Cascade saddle/Lochnagar/Shotover saddle (Feb 6-11, 2016)

Hey Readers!  Sorry it’s been so long – Dylan and I have some very serious catching up to do – the backlog is actually epic.  I’ll update you on why later.  But for now, I’m going to post this post since it has been sitting in the drafts folder for – literally – months.

This latest trip was a doozy, that is certain (I needed several days to recover.  Dylan, of course, went tramping again straight after.  He’s a machine).

This particular trip has been on our list since last year, and my personal bucket list pretty much since I first ever saw photos of it (in 2011?  2012?  A random OTMC meeting).  We had intended to do it over Easter 2015, but decided we didn’t have enough time (I’m honestly quite glad we didn’t attempt to do it then).

Waitangi weekend forecast for central otago and the Aspiring region was perfect, so we went for it.  We drove up from Dunedin on Friday after work.  I kept having the feeling that I’d forgotten something (we had moved house the week before and were still unpacking at our new place).  Finally, around Roxburgh I asked Dylan if he had packed our double sleeping bag.  shit.  No, he hadn’t.  Fortunately, we had a quick stop off at the Warehouse in Alexandra, where sleeping bags were conveniently 50% off.  This brought our sleeping bag total up to 7 [we already own 5, which let’s be honest, is already too many].

Trip ruining crisis averted, we packed our new and enormously huge sleeping bags and walked into the Cascade hut in the dark (and camped nearby).  Saturday morning promised to be hot, but luckily we started our climb in the shade.  It was at this point that I remembered I forgot my sunglasses back in the car.  Not a very fortuitous start to our trip.  I ran back down to Aspiring hut to ask the warden there if he had any spare in his lost and found.  No joy (he suggested I ask at the Dart hut as it also gets a lot of traffic).  He then grilled me on our route, pointed out that Lochnagar was very difficult to get to and repeatedly told me not to go down Snowy Creek.  Then he took down my name and details “just in case the police ring up”.  I know he’s just doing his job but still.  I’m tired of DOC telling us all tramping is dangerous.  We know and plan accordingly.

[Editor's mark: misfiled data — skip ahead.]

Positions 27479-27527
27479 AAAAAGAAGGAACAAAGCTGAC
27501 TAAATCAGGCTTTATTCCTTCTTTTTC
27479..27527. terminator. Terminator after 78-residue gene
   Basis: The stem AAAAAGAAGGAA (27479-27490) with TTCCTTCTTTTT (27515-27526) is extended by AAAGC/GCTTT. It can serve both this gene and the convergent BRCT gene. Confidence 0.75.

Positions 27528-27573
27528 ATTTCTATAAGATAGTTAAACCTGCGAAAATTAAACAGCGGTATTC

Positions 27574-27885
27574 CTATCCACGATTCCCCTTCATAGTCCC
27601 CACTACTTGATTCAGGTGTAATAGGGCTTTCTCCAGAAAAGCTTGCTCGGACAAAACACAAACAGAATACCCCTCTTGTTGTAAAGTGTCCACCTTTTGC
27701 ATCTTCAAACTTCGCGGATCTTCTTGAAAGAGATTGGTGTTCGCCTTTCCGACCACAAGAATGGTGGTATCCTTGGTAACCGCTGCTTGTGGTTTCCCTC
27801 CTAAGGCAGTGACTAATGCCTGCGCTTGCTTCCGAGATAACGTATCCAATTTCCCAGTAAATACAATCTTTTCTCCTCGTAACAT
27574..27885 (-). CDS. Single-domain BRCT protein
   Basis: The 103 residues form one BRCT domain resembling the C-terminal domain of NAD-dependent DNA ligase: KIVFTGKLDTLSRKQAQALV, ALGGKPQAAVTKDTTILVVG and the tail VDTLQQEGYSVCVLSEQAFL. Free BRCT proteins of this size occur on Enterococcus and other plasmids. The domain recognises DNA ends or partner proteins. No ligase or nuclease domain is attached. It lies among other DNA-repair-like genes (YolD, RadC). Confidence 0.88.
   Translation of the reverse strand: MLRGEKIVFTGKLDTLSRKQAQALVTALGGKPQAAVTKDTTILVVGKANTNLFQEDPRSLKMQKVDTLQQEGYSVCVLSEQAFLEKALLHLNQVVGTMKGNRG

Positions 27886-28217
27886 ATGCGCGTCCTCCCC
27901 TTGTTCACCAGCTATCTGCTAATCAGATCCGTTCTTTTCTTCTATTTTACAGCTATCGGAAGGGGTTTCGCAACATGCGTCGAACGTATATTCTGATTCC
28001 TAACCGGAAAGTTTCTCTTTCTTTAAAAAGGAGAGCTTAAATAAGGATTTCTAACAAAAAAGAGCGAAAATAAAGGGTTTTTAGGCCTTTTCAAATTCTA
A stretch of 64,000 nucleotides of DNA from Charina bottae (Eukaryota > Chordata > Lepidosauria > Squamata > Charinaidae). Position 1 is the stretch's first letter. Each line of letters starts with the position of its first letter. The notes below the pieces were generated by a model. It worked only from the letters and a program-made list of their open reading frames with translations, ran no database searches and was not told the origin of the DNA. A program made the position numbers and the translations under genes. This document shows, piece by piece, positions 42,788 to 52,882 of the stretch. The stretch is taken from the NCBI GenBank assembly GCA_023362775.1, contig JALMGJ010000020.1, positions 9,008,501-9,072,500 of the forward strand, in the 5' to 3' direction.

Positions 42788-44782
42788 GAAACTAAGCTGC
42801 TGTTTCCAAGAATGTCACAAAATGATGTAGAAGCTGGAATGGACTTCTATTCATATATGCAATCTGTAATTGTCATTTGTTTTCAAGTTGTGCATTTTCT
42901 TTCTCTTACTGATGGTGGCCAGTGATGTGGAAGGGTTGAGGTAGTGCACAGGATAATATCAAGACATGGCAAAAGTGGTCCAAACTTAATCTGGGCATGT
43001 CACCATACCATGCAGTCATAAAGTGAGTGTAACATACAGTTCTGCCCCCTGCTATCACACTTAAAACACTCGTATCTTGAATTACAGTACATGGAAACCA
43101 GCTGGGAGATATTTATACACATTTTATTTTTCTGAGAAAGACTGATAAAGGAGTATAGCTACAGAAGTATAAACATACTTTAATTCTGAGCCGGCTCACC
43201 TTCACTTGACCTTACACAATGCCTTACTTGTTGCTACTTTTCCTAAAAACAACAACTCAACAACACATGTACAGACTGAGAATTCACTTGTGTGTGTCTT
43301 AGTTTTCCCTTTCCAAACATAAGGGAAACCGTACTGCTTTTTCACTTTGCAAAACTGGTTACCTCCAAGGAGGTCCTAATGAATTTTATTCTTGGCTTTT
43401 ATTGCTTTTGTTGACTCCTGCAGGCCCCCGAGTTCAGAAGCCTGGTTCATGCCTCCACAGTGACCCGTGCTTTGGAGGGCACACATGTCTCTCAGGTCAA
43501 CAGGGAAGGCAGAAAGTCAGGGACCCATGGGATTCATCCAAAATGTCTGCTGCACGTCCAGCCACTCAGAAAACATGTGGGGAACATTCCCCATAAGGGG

And then we were off again.  It ended up being a smoking hot day, not a cloud in the sky.  I can definitely see why the Cascade saddle gets all the traffic it does.  We met a lot of people doing it – especially a group of 8 young Germans doing it backwards – which if you’re familiar with the Cascade saddle, is not recommended.  Dylan suspected it may have to do with the ability to hitch-hike out.  He asked them about it and they admitted that they thought it would be easier to hitch-hike from the Raspberry Creek Carpark than muddy creek.  And fair enough, I suspect they’re right.


This section reminded me a little bit of Rabbit Pass

We made it up to the tarns just before Cascade saddle and identified a campsite.  I made sure we camped away from the other 2 tents already there.  Hah, what a joke!  By the end of the evening, there were easily 10 tents and at least 5 different parties camped up there.  I was absolutely smoked, but we all managed to soak in the tarns a little bit.


From our camp: Day 2

Day 2 turned out to be one of the single hottest days we’ve ever had.  We got a slightly late start, and it really was scorching.  We stopped for swim at a little (dart glacier) fed tarn around 10:30 because of rule #1 “if it’s hot and there is a good swimming hole, stop and swim”.  So thankful we did, as the rest of the walk to the Dart hut was absolutely roasting.  At one point I stopped, took my top off and dunked it in a frigid stream to cool down.  I’m so sooo so glad I did, as the last hour to the hut through the dart valley has no shade.

We had lunch at the hut and decided to wait out the heat of the afternoon.  We had a solid 2 hour break, including a siesta and swim before heading out the door again around 4pm.  Even then, it was still roasting and after only 1 hour of climbing we had to stop and wallow in the merest trickle of a stream again.


Wallowing in a trickle

Finally, around 7ish, we reached the Rees saddle and despite wanting to camp farther up snowy creek, we decided to call it a day.

Day 3, the slave driver (let’s call him Dylan) made us get up and start walking before dawn.  We knew this would be a long hot day and wanted to get as much of the nasty climbing done as possible before the sun came up.  I spent the first hour of the day chasing the boys, who were on a mission to cover as much ground as possible in the shade.

The climb up to 1950 was reasonably straightforward, apart from the top bit which was a bit of nasty, steep crumbly shale for ~100m.  However, we made it to 1950 in good time, and enjoyed morning tea and taking in some spectacular views of the Tyndall Glacier.  At this point, we were constantly referring to Moirs about our route through the head of pine creek “pick a path through bluffs” and subsequent sidle into Lochnagar.

The sidle from the head of pine creek to the saddle between 1896 and 1865 is not for the faint-hearted.  This was a particularly nasty section, with lots of slippery tussock, and not much in terms of goat trails.  We were all rather uncertain as to the route at one point, it was starting to look quite nasty and Moirs had little to offer apart from “follow benched path”…  What benched path?!